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RFC 8138

Proposed STD
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IPv6 over Low-Power Wireless Personal Area Network (6LoWPAN) Routing Header

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Internet Engineering Task Force (IETF)                   P. Thubert, Ed.
Request for Comments: 8138                                         Cisco
Category: Standards Track                                     C. Bormann
ISSN: 2070-1721                                           Uni Bremen TZI
                                                              L. Toutain
                                                          IMT Atlantique
                                                               R. Cragie
                                                                     ARM
                                                              April 2017


      IPv6 over Low-Power Wireless Personal Area Network (6LoWPAN)
                             Routing Header

Abstract

   This specification introduces a new IPv6 over Low-Power Wireless
   Personal Area Network (6LoWPAN) dispatch type for use in 6LoWPAN
   route-over topologies, which initially covers the needs of Routing
   Protocol for Low-Power and Lossy Networks (RPL) data packet
   compression (RFC 6550).  Using this dispatch type, this specification
   defines a method to compress the RPL Option (RFC 6553) information
   and Routing Header type 3 (RFC 6554), an efficient IP-in-IP
   technique, and is extensible for more applications.

Status of This Memo

   This is an Internet Standards Track document.

   This document is a product of the Internet Engineering Task Force
   (IETF).  It represents the consensus of the IETF community.  It has
   received public review and has been approved for publication by the
   Internet Engineering Steering Group (IESG).  Further information on
   Internet Standards is available in Section 2 of RFC 7841.

   Information about the current status of this document, any errata,
   and how to provide feedback on it may be obtained at
   http://www.rfc-editor.org/info/rfc8138.

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Copyright Notice

   Copyright (c) 2017 IETF Trust and the persons identified as the
   document authors.  All rights reserved.

   This document is subject to BCP 78 and the IETF Trust's Legal
   Provisions Relating to IETF Documents
   (http://trustee.ietf.org/license-info) in effect on the date of
   publication of this document.  Please review these documents
   carefully, as they describe your rights and restrictions with respect
   to this document.  Code Components extracted from this document must
   include Simplified BSD License text as described in Section 4.e of
   the Trust Legal Provisions and are provided without warranty as
   described in the Simplified BSD License.

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Table of Contents

   1.  Introduction  . . . . . . . . . . . . . . . . . . . . . . . .   4
   2.  Terminology . . . . . . . . . . . . . . . . . . . . . . . . .   7
   3.  Using the Page Dispatch . . . . . . . . . . . . . . . . . . .   7
     3.1.  New Routing Header Dispatch (6LoRH) . . . . . . . . . . .   7
     3.2.  Placement of 6LoRH Headers  . . . . . . . . . . . . . . .   8
       3.2.1.  Relative to Non-6LoRH Headers . . . . . . . . . . . .   8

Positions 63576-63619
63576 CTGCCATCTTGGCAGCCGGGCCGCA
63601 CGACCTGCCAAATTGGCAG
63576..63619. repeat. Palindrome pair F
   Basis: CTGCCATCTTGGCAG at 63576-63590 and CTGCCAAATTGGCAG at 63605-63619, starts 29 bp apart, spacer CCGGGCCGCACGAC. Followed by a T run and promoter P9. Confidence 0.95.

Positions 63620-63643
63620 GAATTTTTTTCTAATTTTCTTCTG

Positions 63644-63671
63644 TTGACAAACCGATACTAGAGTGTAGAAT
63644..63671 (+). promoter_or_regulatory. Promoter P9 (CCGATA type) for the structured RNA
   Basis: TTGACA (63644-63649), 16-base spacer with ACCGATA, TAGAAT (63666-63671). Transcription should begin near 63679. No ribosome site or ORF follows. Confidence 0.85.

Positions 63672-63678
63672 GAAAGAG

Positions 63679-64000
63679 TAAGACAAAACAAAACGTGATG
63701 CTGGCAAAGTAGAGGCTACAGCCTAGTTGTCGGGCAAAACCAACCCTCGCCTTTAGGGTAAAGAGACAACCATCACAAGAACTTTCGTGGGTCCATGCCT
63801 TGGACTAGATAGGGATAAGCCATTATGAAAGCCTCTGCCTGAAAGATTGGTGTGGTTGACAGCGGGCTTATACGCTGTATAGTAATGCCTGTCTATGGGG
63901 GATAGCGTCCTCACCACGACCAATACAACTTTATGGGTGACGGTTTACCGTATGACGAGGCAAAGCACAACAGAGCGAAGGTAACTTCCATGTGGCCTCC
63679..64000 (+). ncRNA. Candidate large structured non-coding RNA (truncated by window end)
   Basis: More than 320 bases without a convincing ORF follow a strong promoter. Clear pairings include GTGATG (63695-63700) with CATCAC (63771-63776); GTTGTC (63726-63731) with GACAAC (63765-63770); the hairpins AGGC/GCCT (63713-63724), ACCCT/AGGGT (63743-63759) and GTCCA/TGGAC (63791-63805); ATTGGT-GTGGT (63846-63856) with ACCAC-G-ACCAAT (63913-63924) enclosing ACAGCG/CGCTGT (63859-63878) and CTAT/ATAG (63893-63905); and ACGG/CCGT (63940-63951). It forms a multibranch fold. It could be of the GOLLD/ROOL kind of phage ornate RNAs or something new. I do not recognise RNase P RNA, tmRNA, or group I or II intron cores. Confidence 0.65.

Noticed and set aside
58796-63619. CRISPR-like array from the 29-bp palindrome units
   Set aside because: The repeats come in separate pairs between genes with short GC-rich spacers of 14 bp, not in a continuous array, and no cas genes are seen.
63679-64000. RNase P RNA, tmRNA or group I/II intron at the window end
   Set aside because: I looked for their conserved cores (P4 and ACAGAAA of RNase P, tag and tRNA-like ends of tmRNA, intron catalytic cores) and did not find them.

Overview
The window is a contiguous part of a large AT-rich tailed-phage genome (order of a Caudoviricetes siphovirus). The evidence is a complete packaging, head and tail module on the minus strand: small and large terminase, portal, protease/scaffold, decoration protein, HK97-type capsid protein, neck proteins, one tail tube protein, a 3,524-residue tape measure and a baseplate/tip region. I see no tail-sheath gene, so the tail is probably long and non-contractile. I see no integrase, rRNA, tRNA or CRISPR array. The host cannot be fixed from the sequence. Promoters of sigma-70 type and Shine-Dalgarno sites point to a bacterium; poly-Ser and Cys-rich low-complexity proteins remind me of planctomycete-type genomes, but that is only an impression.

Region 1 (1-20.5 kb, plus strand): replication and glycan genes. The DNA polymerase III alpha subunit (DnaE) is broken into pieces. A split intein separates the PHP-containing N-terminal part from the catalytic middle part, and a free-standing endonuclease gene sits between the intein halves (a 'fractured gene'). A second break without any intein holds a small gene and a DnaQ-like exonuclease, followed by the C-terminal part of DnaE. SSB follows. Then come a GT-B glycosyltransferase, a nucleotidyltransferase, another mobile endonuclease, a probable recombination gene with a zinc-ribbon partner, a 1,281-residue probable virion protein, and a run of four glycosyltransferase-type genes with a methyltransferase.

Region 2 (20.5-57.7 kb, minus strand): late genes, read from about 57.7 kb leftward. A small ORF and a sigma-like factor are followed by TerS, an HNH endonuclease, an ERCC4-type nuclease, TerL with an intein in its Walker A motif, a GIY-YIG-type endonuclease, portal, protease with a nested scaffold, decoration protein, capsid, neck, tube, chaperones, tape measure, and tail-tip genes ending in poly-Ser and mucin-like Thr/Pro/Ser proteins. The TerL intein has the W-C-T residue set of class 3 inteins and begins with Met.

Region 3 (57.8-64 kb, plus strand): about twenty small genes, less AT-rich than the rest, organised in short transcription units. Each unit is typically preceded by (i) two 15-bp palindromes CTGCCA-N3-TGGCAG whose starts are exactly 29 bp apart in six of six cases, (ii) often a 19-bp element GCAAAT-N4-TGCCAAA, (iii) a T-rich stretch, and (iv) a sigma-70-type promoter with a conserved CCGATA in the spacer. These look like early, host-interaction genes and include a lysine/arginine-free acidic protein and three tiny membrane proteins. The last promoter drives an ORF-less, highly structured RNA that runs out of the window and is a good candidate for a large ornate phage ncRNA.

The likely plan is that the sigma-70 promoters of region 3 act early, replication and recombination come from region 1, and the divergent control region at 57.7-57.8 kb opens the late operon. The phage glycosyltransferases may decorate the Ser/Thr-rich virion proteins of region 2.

3.2.2.  Relative to Other 6LoRH Headers . . . . . . . . . . .   8
   4.  6LoWPAN Routing Header General Format . . . . . . . . . . . .   9
     4.1.  Elective Format . . . . . . . . . . . . . . . . . . . . .  10
     4.2.  Critical Format . . . . . . . . . . . . . . . . . . . . .  10
     4.3.  Compressing Addresses . . . . . . . . . . . . . . . . . .  11
       4.3.1.  Coalescence . . . . . . . . . . . . . . . . . . . . .  11
       4.3.2.  DODAG Root Address Determination  . . . . . . . . . .  12
   5.  The SRH-6LoRH Header  . . . . . . . . . . . . . . . . . . . .  13
     5.1.  Encoding  . . . . . . . . . . . . . . . . . . . . . . . .  13
     5.2.  SRH-6LoRH General Operation . . . . . . . . . . . . . . .  14
       5.2.1.  Uncompressed SRH Operation  . . . . . . . . . . . . .  14
       5.2.2.  6LoRH-Compressed SRH Operation  . . . . . . . . . . .  15
       5.2.3.  Inner LOWPAN_IPHC Compression . . . . . . . . . . . .  15
     5.3.  The Design Point of Popping Entries . . . . . . . . . . .  16
     5.4.  Compression Reference for SRH-6LoRH Header Entries  . . .  17
     5.5.  Popping Headers . . . . . . . . . . . . . . . . . . . . .  18
     5.6.  Forwarding  . . . . . . . . . . . . . . . . . . . . . . .  19
   6.  The RPL Packet Information 6LoRH (RPI-6LoRH)  . . . . . . . .  19
     6.1.  Compressing the RPLInstanceID . . . . . . . . . . . . . .  21
     6.2.  Compressing the SenderRank  . . . . . . . . . . . . . . .  21
     6.3.  The Overall RPI-6LoRH Encoding  . . . . . . . . . . . . .  21
   7.  The IP-in-IP 6LoRH Header . . . . . . . . . . . . . . . . . .  24
   8.  Management Considerations . . . . . . . . . . . . . . . . . .  26
   9.  Security Considerations . . . . . . . . . . . . . . . . . . .  27
   10. IANA Considerations . . . . . . . . . . . . . . . . . . . . .  27
     10.1.  Reserving Space in 6LoWPAN Dispatch Page 1 . . . . . . .  27
     10.2.  New Critical 6LoWPAN Routing Header Type Registry  . . .  28
     10.3.  New Elective 6LoWPAN Routing Header Type Registry  . . .  28
   11. References  . . . . . . . . . . . . . . . . . . . . . . . . .  28
     11.1.  Normative References . . . . . . . . . . . . . . . . . .  28
     11.2.  Informative References . . . . . . . . . . . . . . . . .  29
   Appendix A.  Examples . . . . . . . . . . . . . . . . . . . . . .  31
     A.1.  Examples Compressing the RPI  . . . . . . . . . . . . . .  31
     A.2.  Example of a Downward Packet in Non-Storing Mode  . . . .  32
     A.3.  Example of SRH-6LoRH Life Cycle . . . . . . . . . . . . .  34